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⮪ BG 8.22 Bhagwad Gita Kumara Vaishnava Sampradaya BG 8.24⮫

Bhagavad Gita Chapter 8 Verse 23

भगवद् गीता अध्याय 8 श्लोक 23

यत्र काले त्वनावृत्तिमावृत्तिं चैव योगिनः।
प्रयाता यान्ति तं कालं वक्ष्यामि भरतर्षभ।।8.23।।

हिंदी अनुवाद - स्वामी तेजोमयानंद

।।8.23।। हे भरतश्रेष्ठ जिस काल में (मार्ग में) शरीर त्याग कर गये हुए योगीजन अपुनरावृत्ति को और (या) पुनरावृत्ति को प्राप्त होते हैं वह काल (मार्ग) मैं तुम्हें बताऊँगा।।

Kumara Vaishnava Sampradaya - Commentary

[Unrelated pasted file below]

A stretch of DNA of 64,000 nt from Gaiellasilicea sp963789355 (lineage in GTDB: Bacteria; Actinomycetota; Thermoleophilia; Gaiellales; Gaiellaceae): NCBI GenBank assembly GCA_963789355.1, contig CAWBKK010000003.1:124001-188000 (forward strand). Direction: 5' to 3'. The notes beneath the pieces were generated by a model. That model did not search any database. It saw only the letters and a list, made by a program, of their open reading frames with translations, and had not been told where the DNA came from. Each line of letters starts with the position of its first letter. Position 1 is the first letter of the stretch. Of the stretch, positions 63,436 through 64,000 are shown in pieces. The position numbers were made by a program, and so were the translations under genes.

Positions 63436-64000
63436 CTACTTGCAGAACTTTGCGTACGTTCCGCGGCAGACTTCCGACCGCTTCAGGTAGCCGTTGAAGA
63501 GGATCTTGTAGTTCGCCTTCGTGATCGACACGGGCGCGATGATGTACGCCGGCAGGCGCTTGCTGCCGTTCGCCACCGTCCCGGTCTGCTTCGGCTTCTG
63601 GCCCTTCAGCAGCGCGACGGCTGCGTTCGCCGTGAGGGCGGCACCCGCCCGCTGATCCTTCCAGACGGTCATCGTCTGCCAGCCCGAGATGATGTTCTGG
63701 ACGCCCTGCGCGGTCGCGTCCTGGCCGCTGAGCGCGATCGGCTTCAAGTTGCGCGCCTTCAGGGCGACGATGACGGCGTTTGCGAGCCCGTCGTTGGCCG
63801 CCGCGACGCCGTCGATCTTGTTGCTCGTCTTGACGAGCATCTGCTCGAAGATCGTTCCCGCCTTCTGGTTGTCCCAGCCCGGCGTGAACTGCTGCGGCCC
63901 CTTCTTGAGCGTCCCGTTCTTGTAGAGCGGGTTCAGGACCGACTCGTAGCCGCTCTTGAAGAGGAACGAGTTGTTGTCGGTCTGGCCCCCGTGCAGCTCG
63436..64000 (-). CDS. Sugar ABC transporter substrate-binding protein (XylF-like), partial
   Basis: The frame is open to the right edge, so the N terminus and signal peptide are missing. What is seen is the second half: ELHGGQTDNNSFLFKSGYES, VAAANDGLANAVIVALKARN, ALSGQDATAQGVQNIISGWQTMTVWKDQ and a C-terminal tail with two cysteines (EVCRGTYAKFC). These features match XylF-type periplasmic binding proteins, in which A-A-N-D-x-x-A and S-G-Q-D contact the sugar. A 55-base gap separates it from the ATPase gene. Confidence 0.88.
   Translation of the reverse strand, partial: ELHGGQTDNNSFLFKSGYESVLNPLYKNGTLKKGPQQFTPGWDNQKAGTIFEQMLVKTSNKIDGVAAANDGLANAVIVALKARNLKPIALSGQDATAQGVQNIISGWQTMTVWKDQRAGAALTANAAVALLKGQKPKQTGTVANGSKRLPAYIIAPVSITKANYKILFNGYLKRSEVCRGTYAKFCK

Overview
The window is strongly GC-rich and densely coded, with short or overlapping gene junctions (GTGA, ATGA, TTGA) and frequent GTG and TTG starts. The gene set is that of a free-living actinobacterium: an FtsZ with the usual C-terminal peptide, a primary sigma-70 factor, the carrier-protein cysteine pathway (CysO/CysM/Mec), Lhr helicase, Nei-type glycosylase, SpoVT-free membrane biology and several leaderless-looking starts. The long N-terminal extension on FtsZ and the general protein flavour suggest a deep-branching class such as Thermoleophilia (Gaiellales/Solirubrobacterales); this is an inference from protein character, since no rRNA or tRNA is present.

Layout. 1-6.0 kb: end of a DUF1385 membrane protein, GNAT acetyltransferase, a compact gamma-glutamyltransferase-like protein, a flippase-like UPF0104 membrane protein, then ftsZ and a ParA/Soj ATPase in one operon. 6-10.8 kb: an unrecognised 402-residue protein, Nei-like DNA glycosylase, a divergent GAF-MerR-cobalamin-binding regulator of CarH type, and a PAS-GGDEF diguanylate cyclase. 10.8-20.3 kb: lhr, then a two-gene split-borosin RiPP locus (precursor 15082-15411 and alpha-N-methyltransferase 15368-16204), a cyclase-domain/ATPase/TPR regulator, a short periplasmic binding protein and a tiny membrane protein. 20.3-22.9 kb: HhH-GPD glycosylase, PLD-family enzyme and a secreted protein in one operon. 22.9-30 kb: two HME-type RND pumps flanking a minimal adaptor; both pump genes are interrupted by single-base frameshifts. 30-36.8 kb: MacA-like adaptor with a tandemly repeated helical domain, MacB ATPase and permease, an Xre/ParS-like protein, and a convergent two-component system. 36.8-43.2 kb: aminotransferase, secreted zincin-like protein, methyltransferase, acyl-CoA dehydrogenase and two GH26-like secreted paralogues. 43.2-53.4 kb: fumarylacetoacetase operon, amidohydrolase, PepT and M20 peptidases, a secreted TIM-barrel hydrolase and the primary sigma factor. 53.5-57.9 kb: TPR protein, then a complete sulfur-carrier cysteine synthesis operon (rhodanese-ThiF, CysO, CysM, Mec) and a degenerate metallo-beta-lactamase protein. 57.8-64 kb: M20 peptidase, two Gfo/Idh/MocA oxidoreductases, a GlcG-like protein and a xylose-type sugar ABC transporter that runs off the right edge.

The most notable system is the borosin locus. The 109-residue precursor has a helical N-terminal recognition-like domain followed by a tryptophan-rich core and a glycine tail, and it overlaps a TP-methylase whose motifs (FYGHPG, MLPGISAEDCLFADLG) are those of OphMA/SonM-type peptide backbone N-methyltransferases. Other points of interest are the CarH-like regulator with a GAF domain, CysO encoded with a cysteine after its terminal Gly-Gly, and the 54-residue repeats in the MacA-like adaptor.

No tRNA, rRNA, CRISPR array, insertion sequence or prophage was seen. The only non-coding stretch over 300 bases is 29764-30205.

Now the journey which is known as archir-adi or the path beginning with light which is common to the jijnasur the knower of atma tattva or soul realisation as well as the bhakta or loving devotee of the parama purusa the supreme personality. The Vedic scriptures declare that the archir-adi is the path by which both these types of aspirants travel at the time of death. It is the road travelled by which there is no returning to the worlds of mortals. The Vedic scriptures when explaining panca-agni-vidya the system of the five fires states: Those who have realised the atma or soul, those who meditate on the Supreme Lord with full faith, those who worship the Supreme Lord with bhakti or loving devotion. Those who do these activities alone in a private place reach the archi the deity of light, from there to the deity of day etc. as explained in the Chandogya Upanisad V.II-XV beginning tad ya ittham vidur. One who travels by the archi-adi path reaches Parabrahma the supreme being and thus returns not to the material worlds. This is confirmed in the Chandogya Upanisad IV.XV.IV beginning enan Brahma gamayati which states: He the servitor named Amanava to the appropriate demigod, escorts the souls who have achieved moksa or liberation from material existence to Brahmaloka from where they are no longer subjected to reincarnation in samsara the perpetual cycle of birth and death. Those who have realised the atma are not in the same category as those aspirants who diligently practice the para-vidya the supreme knowledge declared by Brahma because success in that is determined first by atma tattva or soul realisation. Otherwise if there was no difference between the two then it would have been unnecessary for Lord Krishna to mention the path leading to rebirth and the path leading to no rebirth. The Chandogya Upanisad V.IX.I states: Thus do the waters come to be designated as the Purusa in the fifth oblation. Those who have performed righteous deeds and those who have performed abominable deeds receive physical forms in conjunction and accordance with these activities and are fashioned out of the five elements in which water is predominant. The atma is not these forms but just embodied in these forms by the dictates of karma or reactions from past actions. So this is the distinction and those who understand the reality of atma in this way qualify for the archi-adi and achieving moksa or liberation no longer return to the realms of mortal existence. The conclusive understanding is that non-intelligent nature being material like the physical body is always fit to be discarded and the intelligent nature being spiritual like the atma is always fit to be embraced. Those who follow the spiritual nature and realise the atma travel the path of archi-adi and return not to samsara the perpetual cycle of birth and death. The previous passage that the servitor Amanava escorts the souls to Brahmaloka is applicable to both the followers of the spiritual nature being the jijnasuh or the soul seeker and the jnani the god seeker, as the meditation of the former consists of reflecting on the atma, devoid of matter without any material conceptions as being one with the brahman or the spiritual substratum pervading all existence,. This conforms with the Vedic axiom known as tat krata-nyaya or that similar efforts yield similar results; therefore when realisation of the brahman is the focus of ones aspirations then one devotes themselves to contemplation of the brahman. So the realisation of the brahman is achieved by dint of the aspirants contemplation on the brahman. How exactly is the jijnasur to contemplate the brahman is that they look at the brahman as ancillary to the atma which is the primary goal. Whereas the jnani meditates on the brahman as the effulgence of the Supreme Lord Himself and looks at the atma as ancillary to that, the Supreme Lord being the primary goal. Giving credence to the fact that the atma or soul is in reality part and parcel of the eternal ultimate Supreme Being as well as the brahman is verified in the Brihad- aranyaka Upanisad V.VII.XXII beginning ya atmani tisthan which states: The brahman abides in the atma, by whom the atma is the body.